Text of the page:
Decades after serving in the Vietnam War, a Boardman veteran was given the Purple Heart for his acts of bravery.
“After 51 years, it closes a chapter in my life. There was a void there,” said Leo Connelly, Jr.
In 1967, Connelly saw a wounded American on the battlefield and reached down to help him. He was stabbed twice by a Viet Cong soldier while trying to rescue the fellow American.
Connelly killed the enemy and took the American back for help.
A passing medic patched his wounds, and he returned to the fight.
“It’s an incredible story,” said Valley Congressman Tim Ryan.
There were no records of the injuries, however, and that meant getting recognized for the act was difficult.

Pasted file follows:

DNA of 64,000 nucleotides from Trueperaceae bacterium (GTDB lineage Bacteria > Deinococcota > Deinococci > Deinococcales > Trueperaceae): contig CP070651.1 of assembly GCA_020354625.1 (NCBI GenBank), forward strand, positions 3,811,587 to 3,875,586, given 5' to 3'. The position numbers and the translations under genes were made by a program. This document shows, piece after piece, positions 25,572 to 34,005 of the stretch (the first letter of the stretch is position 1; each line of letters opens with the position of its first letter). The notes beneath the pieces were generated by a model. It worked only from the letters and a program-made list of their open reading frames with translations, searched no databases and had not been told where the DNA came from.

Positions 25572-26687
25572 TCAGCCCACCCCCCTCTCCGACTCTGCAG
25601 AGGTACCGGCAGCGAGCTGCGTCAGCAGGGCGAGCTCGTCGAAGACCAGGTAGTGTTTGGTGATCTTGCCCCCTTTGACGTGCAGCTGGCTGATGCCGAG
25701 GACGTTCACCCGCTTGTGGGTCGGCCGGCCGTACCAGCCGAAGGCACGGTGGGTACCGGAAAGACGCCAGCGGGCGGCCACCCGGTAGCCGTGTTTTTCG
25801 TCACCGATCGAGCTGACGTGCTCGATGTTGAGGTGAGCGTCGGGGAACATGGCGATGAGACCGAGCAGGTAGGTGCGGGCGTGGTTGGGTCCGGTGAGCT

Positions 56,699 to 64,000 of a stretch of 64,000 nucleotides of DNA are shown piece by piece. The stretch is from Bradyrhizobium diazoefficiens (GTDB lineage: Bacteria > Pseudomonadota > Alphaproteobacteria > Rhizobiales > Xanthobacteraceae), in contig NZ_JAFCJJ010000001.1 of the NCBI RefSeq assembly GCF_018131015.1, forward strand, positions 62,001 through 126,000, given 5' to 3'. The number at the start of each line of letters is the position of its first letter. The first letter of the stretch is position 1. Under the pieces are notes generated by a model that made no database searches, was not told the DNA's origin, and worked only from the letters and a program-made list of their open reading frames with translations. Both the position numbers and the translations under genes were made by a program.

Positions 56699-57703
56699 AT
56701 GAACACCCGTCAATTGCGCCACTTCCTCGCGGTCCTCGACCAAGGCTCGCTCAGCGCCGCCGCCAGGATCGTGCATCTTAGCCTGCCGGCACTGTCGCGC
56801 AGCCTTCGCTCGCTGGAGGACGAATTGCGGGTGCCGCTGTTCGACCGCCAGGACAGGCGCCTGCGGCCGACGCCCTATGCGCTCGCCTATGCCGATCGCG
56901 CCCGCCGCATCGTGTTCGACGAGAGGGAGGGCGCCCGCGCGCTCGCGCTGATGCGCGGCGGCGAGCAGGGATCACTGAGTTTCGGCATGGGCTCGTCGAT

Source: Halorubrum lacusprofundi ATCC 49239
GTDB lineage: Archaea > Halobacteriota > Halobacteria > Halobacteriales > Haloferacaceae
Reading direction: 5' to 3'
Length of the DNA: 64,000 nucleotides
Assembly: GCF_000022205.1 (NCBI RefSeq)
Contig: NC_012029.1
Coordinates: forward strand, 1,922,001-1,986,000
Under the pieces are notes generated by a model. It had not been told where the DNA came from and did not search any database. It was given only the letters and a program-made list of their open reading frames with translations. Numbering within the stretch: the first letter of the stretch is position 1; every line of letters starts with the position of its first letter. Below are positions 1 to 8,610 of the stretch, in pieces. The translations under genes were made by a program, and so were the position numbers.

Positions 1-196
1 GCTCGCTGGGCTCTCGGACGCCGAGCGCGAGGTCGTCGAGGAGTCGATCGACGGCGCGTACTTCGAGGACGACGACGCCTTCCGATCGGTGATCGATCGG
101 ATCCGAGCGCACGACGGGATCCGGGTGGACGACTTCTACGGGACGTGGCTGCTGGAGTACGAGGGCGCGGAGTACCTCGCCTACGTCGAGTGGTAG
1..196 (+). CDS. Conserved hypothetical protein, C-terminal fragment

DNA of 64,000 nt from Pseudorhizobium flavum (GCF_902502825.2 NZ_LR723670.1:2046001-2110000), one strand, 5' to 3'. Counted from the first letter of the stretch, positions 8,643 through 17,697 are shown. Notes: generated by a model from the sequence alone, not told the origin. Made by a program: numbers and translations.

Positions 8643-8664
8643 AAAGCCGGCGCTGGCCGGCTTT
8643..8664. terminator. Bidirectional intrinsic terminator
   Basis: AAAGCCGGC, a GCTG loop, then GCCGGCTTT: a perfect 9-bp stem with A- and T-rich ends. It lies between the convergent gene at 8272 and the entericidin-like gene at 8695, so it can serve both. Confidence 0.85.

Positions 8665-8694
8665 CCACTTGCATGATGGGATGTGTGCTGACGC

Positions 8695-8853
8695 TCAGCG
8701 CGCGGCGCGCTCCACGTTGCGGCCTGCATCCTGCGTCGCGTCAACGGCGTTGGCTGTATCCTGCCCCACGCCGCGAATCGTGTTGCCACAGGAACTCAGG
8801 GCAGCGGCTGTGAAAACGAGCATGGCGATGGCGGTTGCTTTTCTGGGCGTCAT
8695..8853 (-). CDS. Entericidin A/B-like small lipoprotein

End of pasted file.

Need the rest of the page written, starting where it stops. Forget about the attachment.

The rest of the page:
Congressman Ryan worked with the Pentagon, located witnesses and helped Connelly qualify for the award.
“He did it, and we just had to make the case for him, and sometimes penetrate through the bureaucracy, which we were able to eventually do,” Ryan said. “I feel so good for him and his family to get some closure.”
That effort led to the ceremony on Saturday in which Connelly was finally awarded the Purple Heart.
“I served my country honorably. I spilled blood for this country, and even today in my community, I honor this country,” Connelly said. “It’s a symbol of what I want to be able to spread the word about the 58,000 that didn’t come home.”
Connelly is an advocate for veterans. He said despite being wounded, he wouldn’t hesitate to answer his country’s call again, if given the chance.
“There isn’t enough gold in Fort Knox that would stop me from doing it. It was a privilege to wear America’s uniform, and it would be a privilege to put it back on again and fight for this country,” he said.